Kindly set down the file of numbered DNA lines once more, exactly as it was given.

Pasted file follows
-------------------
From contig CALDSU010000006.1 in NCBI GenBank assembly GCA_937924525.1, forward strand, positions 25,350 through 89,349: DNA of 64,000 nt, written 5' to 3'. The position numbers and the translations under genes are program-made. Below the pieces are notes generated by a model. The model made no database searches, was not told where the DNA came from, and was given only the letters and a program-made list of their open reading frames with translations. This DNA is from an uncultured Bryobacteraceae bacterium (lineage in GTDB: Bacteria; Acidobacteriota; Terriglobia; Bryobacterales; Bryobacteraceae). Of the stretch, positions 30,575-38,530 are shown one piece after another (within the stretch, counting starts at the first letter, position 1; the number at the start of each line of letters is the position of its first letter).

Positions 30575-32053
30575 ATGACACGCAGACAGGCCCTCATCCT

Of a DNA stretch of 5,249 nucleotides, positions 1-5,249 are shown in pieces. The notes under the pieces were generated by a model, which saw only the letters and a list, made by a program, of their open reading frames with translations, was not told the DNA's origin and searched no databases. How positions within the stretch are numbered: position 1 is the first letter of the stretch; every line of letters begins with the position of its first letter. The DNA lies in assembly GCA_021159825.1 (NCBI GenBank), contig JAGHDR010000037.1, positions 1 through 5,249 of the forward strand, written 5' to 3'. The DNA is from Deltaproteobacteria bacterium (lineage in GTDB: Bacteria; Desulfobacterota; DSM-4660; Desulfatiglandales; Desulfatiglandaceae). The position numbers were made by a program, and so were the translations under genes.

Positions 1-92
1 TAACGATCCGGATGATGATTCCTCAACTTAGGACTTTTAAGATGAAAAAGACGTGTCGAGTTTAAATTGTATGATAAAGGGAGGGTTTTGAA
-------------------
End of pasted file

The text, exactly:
From contig CALDSU010000006.1 in NCBI GenBank assembly GCA_937924525.1, forward strand, positions 25,350 through 89,349: DNA of 64,000 nt, written 5' to 3'. The position numbers and the translations under genes are program-made. Below the pieces are notes generated by a model. The model made no database searches, was not told where the DNA came from, and was given only the letters and a program-made list of their open reading frames with translations. This DNA is from an uncultured Bryobacteraceae bacterium (lineage in GTDB: Bacteria; Acidobacteriota; Terriglobia; Bryobacterales; Bryobacteraceae). Of the stretch, positions 30,575-38,530 are shown one piece after another (within the stretch, counting starts at the first letter, position 1; the number at the start of each line of letters is the position of its first letter).

Positions 30575-32053
30575 ATGACACGCAGACAGGCCCTCATCCT

Of a DNA stretch of 5,249 nucleotides, positions 1-5,249 are shown in pieces. The notes under the pieces were generated by a model, which saw only the letters and a list, made by a program, of their open reading frames with translations, was not told the DNA's origin and searched no databases. How positions within the stretch are numbered: position 1 is the first letter of the stretch; every line of letters begins with the position of its first letter. The DNA lies in assembly GCA_021159825.1 (NCBI GenBank), contig JAGHDR010000037.1, positions 1 through 5,249 of the forward strand, written 5' to 3'. The DNA is from Deltaproteobacteria bacterium (lineage in GTDB: Bacteria; Desulfobacterota; DSM-4660; Desulfatiglandales; Desulfatiglandaceae). The position numbers were made by a program, and so were the translations under genes.

Positions 1-92
1 TAACGATCCGGATGATGATTCCTCAACTTAGGACTTTTAAGATGAAAAAGACGTGTCGAGTTTAAATTGTATGATAAAGGGAGGGTTTTGAA